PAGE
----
1. Limited time only! Sign up for a free 30min personal tutor trial with Chegg Tutors
    Dismiss Notice
Dismiss Notice
Join Physics Forums Today!
The friendliest, high quality science and math community on the planet! Everyone who loves science is here!

Using Gauss' Law (differential form) to get Coulomb's law.

  1. Feb 1, 2010 #1
    I don't really know much about serious business electrostatics. I've only taken the AP Physics C E&M exam (using the integral form), but I was looking at wikipedia and I was curious about the differential form of Gauss' Law.

    I don't understand what I'm doing wrong with this. I'm trying to derive coulomb's law (just so I get a better understanding of how to use the differential form) from the differential form of Gauss' law.

    So, you have

    [tex]\rho (r) = \frac{Q}{V(r)}[/tex]

    and I guess for a point charge, you'd use a spherical volume, so,

    [tex]V(r) = \frac{4}{3}\pi r^3[/tex]


    [tex]\rho (r) = \frac{3Q}{4\pi r^3}[/tex]

    Then plug that into Gauss' law:

    [tex]\nabla \cdot E = \frac{3Q}{4\pi \epsilon_0 r^3}[/tex]

    Because there's spherical symmetry, I'm just going to ignore the rest of the divergence operator and just say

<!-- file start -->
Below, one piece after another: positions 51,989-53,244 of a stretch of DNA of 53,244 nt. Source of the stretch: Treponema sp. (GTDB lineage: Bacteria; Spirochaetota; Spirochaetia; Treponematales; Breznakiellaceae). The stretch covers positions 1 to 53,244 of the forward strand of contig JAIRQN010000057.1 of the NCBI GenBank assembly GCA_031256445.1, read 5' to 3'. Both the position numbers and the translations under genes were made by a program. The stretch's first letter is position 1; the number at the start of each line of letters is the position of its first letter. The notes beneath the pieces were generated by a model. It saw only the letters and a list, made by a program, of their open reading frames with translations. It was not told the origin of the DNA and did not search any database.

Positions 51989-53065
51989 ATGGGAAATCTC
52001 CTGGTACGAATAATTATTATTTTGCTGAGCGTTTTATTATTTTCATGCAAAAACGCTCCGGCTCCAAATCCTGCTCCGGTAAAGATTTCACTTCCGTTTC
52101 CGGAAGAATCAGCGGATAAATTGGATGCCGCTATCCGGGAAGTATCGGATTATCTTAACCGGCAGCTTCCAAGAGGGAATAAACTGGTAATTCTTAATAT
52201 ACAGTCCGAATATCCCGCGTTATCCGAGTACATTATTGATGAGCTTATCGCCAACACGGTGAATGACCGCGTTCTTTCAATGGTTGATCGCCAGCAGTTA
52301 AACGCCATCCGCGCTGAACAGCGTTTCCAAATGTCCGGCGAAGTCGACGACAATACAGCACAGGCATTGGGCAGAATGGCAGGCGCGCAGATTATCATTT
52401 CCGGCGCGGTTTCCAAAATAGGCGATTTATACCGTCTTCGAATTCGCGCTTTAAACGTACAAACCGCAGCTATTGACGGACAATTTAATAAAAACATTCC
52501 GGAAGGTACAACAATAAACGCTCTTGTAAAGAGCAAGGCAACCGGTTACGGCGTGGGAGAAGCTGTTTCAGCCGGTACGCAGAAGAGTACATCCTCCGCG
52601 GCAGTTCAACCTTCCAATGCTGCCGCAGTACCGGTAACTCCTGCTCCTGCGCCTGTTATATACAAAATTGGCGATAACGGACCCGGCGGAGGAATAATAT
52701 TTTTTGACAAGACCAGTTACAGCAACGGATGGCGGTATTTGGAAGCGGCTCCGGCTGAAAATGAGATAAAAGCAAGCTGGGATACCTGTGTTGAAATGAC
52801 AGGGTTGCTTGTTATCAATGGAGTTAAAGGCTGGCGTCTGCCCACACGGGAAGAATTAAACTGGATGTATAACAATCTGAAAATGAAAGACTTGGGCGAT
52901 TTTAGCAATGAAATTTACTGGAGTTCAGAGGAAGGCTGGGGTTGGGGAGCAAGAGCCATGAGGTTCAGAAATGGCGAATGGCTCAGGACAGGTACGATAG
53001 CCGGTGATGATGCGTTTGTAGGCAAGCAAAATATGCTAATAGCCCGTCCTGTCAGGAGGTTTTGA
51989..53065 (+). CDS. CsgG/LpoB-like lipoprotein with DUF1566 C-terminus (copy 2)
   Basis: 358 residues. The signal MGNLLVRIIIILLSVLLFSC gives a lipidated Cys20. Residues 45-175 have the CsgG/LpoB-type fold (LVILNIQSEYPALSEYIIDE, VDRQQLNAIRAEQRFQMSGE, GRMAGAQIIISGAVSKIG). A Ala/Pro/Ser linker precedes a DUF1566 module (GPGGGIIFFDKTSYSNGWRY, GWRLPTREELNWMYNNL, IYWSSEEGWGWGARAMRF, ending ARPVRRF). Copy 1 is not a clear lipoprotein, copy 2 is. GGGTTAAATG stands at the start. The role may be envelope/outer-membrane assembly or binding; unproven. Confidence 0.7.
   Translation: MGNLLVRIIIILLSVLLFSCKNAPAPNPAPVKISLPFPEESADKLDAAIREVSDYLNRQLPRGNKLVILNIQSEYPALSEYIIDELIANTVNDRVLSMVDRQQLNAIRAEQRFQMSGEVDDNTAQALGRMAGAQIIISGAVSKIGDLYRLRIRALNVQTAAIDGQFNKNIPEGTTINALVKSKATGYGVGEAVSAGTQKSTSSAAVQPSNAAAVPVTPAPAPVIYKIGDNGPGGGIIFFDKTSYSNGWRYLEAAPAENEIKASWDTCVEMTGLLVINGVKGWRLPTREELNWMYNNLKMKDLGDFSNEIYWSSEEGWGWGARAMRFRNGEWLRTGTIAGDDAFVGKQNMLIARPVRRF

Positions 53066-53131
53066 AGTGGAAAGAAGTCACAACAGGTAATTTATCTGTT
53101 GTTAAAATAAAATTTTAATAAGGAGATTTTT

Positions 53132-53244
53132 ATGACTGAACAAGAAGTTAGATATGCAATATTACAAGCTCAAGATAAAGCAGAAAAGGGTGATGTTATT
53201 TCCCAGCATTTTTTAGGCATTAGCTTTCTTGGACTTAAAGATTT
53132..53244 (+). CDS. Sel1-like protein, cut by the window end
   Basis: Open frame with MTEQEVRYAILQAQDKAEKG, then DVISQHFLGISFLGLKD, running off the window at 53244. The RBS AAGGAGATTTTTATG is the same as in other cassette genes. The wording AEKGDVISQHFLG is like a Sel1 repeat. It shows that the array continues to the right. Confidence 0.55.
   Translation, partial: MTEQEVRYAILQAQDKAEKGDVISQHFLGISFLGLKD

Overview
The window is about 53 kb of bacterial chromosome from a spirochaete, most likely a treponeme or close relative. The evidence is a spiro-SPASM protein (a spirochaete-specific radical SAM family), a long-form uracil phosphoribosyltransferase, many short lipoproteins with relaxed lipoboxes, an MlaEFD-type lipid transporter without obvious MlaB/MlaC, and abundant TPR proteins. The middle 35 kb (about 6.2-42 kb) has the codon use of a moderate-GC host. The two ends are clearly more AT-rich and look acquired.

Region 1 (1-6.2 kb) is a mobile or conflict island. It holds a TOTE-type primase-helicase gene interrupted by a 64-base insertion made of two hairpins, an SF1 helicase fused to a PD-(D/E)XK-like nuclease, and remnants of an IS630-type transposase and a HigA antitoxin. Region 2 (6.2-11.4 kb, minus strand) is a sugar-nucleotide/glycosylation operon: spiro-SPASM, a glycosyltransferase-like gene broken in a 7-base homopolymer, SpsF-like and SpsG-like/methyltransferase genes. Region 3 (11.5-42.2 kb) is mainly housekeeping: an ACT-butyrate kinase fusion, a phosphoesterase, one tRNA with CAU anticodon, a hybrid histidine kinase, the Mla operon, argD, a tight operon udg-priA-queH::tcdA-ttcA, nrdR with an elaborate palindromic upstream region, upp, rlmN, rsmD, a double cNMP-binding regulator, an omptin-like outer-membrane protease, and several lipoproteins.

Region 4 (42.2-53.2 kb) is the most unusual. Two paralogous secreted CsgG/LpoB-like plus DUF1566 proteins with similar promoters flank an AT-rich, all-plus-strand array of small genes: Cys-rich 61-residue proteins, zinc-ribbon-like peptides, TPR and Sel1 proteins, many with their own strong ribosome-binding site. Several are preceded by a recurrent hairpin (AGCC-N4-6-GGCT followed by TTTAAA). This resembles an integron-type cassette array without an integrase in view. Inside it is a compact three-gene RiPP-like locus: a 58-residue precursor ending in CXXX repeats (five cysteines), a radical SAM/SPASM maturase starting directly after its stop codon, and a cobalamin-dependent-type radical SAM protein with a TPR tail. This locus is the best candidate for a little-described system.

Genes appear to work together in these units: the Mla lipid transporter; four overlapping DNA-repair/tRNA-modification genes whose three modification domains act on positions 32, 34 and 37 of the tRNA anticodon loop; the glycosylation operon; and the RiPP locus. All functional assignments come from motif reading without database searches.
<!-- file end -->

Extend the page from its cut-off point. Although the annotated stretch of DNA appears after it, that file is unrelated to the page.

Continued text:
[tex]\nabla \cdot E = \frac{dE}{dr}[/tex]

    Perhaps this is where I went wrong, and the divergence is way more complicated than that for this situation, but this makes sense to me intuitively.

    Then you'd have after separating variables and ignoring a negative sign:

    [tex]E = \int_\infty^r \frac{3Q}{4\pi\epsilon_0 r^3} dr[/tex]

    [tex]E = \frac{3Q}{8\pi\epsilon_0 r^2}[/tex]

    [tex]\frac{3Q}{8\pi\epsilon_0 r^2} \neq \frac{Q}{4\pi\epsilon_0 r^2}[/tex]

    lol wat? There's a 2 in the denominator when there should be a 3 to make the 3 in the top cancel out and be happy. What am I doing wrong? Or am I just making utter non-sense?
  2. jcsd
  3. Feb 2, 2010 #2
    Lol, I was doing the divergence wrong, as I thought. I was being stupid.

    [tex]\nabla \cdot E = \frac{1}{r^2} \frac{d(r^2 E)}{dr}[/tex]


    integrate and you get:

    [tex]E = \frac{\rho r}{3 \epsilon_0}[/tex]

    replace rho

    [tex]E = \frac{Q}{4 \pi \epsilon_0 r^2}[/tex]

    k, good. I'm not crazy, just doing it wrong.
Share this great discussion with others via Reddit, Google+, Twitter, or Facebook